Secretary of State Antony Blinken departed the Middle East after the U.S. and Israel spiked the latest hostage deal proposed by Hamas on Thursday.
Blinken spent the better part of the past week negotiating with Israel, Egypt, Qatar and Hamas over a potential hostage release deal. The proposal sent over by Hamas late on Tuesday contained items that Israel and the U.S. deemed unrealistic, and Blinken is now departing with little progress being made.
“Clearly there are things that Hamas sent back that are absolute non-starters,” Blinken acknowledged on Wednesday. “But, at the same time, we see space to continue to pursue an agreement. And these things are always negotiations. It’s not flipping a light switch. It’s not ‘yes’ or ‘no.’ There’s invariably back and forth.”
Israeli Prime Minister Benjamin Netanyahu was less charitable with his words, calling the Hamas proposal “delusional” and once again vowing that the war in Gaza would continue until the terrorist organization was fully rooted out.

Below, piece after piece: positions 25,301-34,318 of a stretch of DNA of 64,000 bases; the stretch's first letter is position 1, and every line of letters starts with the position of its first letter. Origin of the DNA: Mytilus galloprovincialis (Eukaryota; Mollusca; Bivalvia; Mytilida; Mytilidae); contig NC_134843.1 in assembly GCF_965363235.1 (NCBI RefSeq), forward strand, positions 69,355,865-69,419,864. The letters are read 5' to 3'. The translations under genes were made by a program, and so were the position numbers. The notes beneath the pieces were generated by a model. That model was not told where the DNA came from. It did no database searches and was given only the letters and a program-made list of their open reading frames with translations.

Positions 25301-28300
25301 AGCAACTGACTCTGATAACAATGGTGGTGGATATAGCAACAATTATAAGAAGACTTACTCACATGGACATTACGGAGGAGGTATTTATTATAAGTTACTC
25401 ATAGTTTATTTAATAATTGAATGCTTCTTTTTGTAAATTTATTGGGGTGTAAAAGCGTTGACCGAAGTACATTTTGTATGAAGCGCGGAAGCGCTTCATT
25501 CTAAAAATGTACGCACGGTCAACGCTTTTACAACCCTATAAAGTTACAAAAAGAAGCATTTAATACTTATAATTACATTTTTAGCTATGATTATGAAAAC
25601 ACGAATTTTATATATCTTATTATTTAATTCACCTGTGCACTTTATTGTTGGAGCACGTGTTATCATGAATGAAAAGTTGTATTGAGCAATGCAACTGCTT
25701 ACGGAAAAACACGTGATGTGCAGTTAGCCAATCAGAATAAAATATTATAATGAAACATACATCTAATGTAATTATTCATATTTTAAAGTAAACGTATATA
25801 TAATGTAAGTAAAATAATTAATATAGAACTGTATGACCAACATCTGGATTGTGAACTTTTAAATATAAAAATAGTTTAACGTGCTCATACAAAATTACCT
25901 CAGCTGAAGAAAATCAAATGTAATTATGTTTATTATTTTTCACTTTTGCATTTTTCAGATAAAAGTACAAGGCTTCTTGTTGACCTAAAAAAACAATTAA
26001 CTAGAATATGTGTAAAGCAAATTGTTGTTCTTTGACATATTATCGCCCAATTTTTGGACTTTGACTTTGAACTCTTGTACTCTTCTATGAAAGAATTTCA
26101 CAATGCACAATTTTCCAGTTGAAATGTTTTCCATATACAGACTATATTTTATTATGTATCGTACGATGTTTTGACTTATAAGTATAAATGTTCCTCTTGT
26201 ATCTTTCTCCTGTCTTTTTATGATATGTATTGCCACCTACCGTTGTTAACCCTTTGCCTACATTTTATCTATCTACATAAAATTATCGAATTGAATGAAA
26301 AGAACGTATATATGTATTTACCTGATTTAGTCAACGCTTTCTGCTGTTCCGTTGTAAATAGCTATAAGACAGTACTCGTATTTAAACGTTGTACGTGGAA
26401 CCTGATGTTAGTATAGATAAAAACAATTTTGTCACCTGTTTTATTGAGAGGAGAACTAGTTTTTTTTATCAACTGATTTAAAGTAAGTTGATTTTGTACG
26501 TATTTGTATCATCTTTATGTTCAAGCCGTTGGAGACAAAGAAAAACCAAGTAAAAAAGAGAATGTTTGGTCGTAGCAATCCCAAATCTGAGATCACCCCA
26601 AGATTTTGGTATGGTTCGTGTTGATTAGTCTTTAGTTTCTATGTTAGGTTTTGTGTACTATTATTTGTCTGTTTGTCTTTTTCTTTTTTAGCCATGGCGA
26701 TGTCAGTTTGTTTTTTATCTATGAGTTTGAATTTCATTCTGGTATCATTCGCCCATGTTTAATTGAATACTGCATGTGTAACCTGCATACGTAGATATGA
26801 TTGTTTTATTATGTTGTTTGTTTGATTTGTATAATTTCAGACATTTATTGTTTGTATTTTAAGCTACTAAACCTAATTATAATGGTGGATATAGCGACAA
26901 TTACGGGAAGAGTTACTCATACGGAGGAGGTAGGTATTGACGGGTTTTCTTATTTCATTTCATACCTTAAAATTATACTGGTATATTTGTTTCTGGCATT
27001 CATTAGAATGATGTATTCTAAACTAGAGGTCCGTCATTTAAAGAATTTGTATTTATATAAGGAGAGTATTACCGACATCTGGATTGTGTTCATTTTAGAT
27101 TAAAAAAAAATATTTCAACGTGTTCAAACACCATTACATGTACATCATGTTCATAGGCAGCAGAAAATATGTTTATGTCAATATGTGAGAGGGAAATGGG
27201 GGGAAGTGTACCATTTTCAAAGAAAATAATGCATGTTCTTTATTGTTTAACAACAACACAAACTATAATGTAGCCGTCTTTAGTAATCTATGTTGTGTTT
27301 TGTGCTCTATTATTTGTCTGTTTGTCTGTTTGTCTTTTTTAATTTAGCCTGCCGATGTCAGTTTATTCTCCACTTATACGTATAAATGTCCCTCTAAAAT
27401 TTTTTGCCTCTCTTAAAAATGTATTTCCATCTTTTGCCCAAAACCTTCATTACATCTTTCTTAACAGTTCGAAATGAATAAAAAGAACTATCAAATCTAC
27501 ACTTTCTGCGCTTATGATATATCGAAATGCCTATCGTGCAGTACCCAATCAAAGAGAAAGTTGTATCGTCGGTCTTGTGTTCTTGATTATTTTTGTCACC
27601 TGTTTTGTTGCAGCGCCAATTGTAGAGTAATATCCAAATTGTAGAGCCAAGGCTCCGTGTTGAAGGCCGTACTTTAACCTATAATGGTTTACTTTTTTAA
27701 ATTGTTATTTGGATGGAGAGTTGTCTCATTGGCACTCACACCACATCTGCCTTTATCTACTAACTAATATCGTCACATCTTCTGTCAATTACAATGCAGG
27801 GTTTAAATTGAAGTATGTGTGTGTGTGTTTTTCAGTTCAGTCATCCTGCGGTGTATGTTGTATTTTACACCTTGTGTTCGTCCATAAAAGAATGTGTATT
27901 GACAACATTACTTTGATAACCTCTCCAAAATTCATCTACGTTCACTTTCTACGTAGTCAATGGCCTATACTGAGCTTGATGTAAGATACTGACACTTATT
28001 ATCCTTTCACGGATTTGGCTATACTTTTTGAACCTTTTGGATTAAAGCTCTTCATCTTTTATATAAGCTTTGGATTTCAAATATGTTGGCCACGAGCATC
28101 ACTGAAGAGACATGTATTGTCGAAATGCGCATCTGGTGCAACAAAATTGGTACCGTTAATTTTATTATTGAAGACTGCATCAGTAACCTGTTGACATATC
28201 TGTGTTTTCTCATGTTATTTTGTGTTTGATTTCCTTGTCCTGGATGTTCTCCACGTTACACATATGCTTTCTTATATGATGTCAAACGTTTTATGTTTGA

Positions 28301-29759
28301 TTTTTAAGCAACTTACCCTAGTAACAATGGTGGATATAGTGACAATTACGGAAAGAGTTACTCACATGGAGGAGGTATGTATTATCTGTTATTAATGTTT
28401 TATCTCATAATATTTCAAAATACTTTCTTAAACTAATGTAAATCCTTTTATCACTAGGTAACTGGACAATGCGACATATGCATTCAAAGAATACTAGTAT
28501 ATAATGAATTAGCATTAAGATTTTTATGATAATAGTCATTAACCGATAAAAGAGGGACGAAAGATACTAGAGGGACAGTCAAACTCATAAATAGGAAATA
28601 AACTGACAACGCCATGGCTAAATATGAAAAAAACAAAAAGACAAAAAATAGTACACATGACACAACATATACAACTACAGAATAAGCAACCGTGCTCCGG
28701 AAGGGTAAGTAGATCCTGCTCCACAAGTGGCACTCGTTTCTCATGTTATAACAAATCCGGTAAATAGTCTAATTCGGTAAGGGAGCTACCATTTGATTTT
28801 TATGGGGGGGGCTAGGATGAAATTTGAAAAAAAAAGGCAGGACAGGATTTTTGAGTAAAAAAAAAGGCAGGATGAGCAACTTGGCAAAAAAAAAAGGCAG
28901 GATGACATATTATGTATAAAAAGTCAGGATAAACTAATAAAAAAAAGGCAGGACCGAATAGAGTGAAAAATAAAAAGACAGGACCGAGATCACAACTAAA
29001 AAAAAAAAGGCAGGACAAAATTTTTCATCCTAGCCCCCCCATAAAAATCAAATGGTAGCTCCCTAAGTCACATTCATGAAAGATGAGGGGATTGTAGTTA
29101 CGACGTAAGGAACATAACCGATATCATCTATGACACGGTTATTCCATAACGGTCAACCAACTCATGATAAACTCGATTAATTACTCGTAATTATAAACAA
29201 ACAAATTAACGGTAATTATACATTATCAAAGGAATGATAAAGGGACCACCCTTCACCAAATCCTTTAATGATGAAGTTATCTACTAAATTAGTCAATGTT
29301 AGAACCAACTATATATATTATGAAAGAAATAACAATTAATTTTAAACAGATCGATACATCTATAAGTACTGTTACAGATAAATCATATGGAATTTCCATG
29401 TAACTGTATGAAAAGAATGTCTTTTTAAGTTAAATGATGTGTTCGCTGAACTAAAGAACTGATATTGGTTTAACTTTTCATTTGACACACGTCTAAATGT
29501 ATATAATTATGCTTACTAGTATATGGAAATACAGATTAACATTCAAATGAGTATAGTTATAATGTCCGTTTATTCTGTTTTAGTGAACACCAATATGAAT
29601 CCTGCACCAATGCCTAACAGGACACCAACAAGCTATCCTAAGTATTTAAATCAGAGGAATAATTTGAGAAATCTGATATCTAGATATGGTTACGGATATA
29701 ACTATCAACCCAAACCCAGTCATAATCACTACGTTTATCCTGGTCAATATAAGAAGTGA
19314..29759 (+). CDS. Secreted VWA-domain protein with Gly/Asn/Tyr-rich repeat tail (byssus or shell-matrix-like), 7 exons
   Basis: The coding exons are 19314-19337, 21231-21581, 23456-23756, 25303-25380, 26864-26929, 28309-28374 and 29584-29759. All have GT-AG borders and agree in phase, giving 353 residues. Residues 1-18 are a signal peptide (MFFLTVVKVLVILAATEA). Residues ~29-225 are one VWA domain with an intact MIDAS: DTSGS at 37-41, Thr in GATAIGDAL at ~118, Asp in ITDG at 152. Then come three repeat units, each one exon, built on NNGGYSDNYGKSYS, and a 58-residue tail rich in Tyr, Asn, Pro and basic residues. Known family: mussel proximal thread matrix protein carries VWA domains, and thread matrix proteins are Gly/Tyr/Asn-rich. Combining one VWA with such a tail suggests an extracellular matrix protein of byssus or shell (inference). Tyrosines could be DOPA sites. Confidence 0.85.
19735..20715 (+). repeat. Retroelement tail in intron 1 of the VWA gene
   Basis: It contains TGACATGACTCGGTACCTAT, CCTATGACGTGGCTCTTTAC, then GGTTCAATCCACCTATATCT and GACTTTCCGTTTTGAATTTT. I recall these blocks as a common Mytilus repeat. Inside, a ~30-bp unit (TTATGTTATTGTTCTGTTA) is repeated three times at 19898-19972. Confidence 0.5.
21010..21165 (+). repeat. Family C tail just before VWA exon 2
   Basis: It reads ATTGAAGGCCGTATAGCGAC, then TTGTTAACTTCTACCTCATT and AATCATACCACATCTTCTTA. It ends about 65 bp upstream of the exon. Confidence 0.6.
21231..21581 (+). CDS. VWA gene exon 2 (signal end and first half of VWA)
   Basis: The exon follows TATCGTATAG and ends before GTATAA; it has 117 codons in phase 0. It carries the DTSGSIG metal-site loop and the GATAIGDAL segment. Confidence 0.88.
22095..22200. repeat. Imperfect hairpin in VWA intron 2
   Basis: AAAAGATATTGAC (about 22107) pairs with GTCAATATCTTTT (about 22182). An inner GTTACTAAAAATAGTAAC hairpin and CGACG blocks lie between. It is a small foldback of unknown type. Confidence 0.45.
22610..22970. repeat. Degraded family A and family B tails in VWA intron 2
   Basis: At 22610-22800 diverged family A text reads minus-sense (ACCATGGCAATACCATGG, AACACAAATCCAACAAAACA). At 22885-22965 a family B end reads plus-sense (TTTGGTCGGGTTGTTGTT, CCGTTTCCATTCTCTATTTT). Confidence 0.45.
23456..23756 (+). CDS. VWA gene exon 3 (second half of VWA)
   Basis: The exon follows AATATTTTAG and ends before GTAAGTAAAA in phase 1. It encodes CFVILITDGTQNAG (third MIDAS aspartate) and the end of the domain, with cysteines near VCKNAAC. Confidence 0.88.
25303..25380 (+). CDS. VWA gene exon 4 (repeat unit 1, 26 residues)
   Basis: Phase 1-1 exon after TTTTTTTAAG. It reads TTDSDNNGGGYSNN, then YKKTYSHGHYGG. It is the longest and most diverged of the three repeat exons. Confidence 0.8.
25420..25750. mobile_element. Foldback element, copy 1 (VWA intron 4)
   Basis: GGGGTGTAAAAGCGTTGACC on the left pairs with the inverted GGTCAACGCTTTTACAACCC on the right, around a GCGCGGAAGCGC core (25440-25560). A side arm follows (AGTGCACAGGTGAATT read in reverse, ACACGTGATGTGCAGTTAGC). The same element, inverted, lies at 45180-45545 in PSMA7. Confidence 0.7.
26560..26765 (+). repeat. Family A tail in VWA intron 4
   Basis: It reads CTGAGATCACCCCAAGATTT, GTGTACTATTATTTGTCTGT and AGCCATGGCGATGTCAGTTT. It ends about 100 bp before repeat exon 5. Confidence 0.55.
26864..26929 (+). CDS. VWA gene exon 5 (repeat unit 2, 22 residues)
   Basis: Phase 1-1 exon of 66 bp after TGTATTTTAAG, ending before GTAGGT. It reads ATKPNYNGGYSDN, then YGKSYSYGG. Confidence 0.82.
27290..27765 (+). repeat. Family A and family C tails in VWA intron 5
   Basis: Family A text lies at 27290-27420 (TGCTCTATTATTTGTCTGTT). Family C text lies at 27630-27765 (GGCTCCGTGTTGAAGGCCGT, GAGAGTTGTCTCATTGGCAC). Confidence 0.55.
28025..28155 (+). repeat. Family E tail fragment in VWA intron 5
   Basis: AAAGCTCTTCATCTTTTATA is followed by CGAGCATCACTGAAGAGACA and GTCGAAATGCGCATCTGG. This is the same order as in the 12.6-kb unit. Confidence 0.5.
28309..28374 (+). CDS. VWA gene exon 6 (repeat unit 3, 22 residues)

Hamas’ proposed 135-day plan would have seen Israeli hostages released in stages – women and children first – in exchange for 1,500 Palestinian prisoners being held in Israel, including 500 Hamas would choose from a list of those serving life sentences.
Under that proposal, male hostages over the age of 19 would be released after the first 45-day phase, at which point Israeli forces would fully withdraw from Gaza.
Despite agreement on rejecting the Hamas deal, Blinken still admonished Israel for the continued loss of civilian life in Gaza, while noting that the IDF has “taken important steps” to protect civilians.
“On all of my previous visits here and pretty much every day in between, we have pressed Israel in concrete ways to strengthen civilian protection, to get more assistance to those who need it. And over the past four months, Israel has taken important steps to do just that,” Blinken said in a statement. “And yet … the daily toll that its military operations continue to take on innocent civilians remains too high.”
Blinken concluded by referencing Saudi Arabia’s openness to formalizing ties with Israel so long as Palestinians are granted a clear path to an independent state, something Netanyahu has rebuffed.
“We remain determined as well to pursue a diplomatic path to a just and lasting peace, and security for all in the region, and notably for Israel,” Blinken said.
The Associated Press contributed to this report